On December 22, 2021, New York State Senate Bill 2767A was signed into law. The Bill establishes the Private Student Loan Refinancing Task Force (the “Task Force”), which was charged with “study[ing] and analyz[ing] ways lending institutions that offer non-federal student loans to students of New York institutions of higher education can be incentivized and encouraged to create student loan refinance programs.” As part of that directive, on November 8, 2022, the Task Force requested information from “interested stakeholders” concerning private-sector refinancing of student loans. Responses are requested by December 8, 2022.  That won’t give the Task Force much time to “study and analyze” the responses, as its report to the Governor and Legislature must be submitted no later than December 31, 2022.

Contained in the Task Force’s information request is a lengthy list of questions, which include:

  • What options are available for student loan borrowers to refinance private student loans both in New York State and outside the state? Who is offering these loans? What are the terms? Are they limited to certain types of student loans?
  • What is the volume of private student loans refinanced, the terms of the borrowers’ prior loans, the terms of the borrowers’ refinancing loans, the unmet need for student loan refinancing, and the impact of these refinancing loans in New York and nationwide?
  • How does the prospect of government loan forgiveness or cancellation affect student loan refinancing?
  • How and to whom is student loan refinancing currently marketed in New York State?
  • What disclosures are made to borrowers who refinance into private loans, including disclosures concerning the effects of refinancing and the potential loss of any benefits on borrowers who refinance their federal loans?  What disclosures should be required?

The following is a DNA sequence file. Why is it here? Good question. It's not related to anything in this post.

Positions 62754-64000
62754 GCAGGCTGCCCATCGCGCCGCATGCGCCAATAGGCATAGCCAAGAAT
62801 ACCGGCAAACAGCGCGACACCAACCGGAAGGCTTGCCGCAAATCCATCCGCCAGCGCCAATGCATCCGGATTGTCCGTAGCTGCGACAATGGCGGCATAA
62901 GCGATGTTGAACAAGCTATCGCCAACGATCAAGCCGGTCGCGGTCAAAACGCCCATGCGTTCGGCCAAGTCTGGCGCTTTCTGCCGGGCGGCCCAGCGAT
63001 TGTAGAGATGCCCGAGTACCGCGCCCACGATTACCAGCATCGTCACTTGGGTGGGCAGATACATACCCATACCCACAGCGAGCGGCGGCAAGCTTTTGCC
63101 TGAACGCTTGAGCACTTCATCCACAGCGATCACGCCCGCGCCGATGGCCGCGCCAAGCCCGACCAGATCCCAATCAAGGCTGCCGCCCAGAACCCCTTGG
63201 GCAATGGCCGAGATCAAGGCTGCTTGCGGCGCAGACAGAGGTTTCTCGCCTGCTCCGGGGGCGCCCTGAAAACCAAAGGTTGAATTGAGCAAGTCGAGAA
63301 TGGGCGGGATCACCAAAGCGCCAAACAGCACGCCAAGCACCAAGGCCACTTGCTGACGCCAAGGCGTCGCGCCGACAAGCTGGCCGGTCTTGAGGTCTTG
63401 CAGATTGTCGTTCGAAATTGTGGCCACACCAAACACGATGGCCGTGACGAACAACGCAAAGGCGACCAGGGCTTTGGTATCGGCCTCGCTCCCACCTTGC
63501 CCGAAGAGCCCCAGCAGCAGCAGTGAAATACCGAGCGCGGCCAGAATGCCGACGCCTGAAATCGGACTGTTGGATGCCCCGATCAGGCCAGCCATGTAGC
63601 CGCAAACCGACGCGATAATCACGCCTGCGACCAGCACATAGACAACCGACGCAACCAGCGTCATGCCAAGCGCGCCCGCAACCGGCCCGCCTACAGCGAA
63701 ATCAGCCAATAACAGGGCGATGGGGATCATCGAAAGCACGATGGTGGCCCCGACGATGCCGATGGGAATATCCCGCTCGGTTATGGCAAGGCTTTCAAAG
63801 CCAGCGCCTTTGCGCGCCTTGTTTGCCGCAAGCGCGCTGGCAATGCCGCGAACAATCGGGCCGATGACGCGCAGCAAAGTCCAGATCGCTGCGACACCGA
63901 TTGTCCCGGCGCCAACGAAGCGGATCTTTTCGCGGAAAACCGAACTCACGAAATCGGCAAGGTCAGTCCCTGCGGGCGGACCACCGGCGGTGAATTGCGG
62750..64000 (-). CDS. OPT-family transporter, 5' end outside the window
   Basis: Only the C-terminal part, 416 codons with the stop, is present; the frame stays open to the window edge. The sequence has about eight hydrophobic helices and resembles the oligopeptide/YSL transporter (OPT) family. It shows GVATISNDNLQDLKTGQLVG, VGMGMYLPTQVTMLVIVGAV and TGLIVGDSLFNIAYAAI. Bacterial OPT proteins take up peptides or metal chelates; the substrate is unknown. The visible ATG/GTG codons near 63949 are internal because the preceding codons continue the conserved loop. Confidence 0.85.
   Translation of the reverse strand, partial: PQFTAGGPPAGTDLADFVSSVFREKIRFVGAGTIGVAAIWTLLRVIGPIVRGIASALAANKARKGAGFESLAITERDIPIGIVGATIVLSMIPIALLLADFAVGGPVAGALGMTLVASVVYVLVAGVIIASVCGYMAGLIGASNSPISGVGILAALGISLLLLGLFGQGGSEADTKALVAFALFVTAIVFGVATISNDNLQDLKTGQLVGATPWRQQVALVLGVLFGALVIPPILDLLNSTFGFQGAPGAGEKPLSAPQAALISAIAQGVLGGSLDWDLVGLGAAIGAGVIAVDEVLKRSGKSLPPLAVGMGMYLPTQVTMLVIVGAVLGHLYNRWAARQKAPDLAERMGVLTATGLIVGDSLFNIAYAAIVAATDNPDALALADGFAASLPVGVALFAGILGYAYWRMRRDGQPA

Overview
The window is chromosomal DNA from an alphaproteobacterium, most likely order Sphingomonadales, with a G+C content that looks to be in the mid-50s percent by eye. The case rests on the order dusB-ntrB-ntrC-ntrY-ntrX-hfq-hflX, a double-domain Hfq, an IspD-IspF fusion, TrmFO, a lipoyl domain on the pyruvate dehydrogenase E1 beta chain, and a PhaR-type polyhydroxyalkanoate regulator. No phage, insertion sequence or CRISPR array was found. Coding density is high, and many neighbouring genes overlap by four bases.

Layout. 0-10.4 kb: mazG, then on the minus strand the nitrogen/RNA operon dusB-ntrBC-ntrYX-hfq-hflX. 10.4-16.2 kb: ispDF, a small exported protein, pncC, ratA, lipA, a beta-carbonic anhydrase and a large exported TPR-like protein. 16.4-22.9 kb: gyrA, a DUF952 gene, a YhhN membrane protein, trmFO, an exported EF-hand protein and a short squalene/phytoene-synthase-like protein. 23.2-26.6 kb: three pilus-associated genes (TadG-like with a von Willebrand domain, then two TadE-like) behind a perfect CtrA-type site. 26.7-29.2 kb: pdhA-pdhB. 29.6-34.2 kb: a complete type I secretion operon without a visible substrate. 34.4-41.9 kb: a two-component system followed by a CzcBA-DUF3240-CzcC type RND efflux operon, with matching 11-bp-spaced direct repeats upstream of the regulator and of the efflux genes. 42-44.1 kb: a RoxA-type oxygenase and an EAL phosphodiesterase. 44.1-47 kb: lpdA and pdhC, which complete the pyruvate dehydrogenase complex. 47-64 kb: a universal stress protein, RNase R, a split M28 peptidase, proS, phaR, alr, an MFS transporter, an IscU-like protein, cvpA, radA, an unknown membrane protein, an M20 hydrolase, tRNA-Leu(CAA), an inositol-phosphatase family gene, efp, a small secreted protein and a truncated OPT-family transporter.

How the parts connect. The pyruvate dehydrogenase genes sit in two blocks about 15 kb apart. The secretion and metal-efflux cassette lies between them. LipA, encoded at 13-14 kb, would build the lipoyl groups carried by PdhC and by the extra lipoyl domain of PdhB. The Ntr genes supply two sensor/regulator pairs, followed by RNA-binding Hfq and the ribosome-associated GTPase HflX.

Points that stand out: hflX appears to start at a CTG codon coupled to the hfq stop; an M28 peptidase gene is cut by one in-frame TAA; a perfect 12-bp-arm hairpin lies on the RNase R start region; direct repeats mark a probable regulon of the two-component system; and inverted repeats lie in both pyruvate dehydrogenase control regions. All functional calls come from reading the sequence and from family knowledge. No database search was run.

• What can the public or private sectors do to make safe and affordable private student loan refinancing more accessible to borrowers?
  • Are there any statutory or regulatory actions that could make private student loan refinancing safer, more affordable, and more accessible? Are there other programs or public incentives that could make private student loan refinancing safer, more affordable, and more accessible? What are the estimated costs, benefits, outcomes, and other effects of these programs?

While the final result of the Task Force’s review is yet to be determined, other states have recently looked at issues surrounding the private refinancing of student loans. In 2021, Maine passed disclosure requirements addressing the refinancing of education loans into private education loans. Specifically, the law requires the lender to provide the borrower with a disclosure that the benefits and protections applicable to the existing loan may be lost due to the refinancing. See Me. Rev. Stat. tit. 9-A, § 16-103(b) and applicable FAQs.  It would not be surprising to see New York reach a similar conclusion.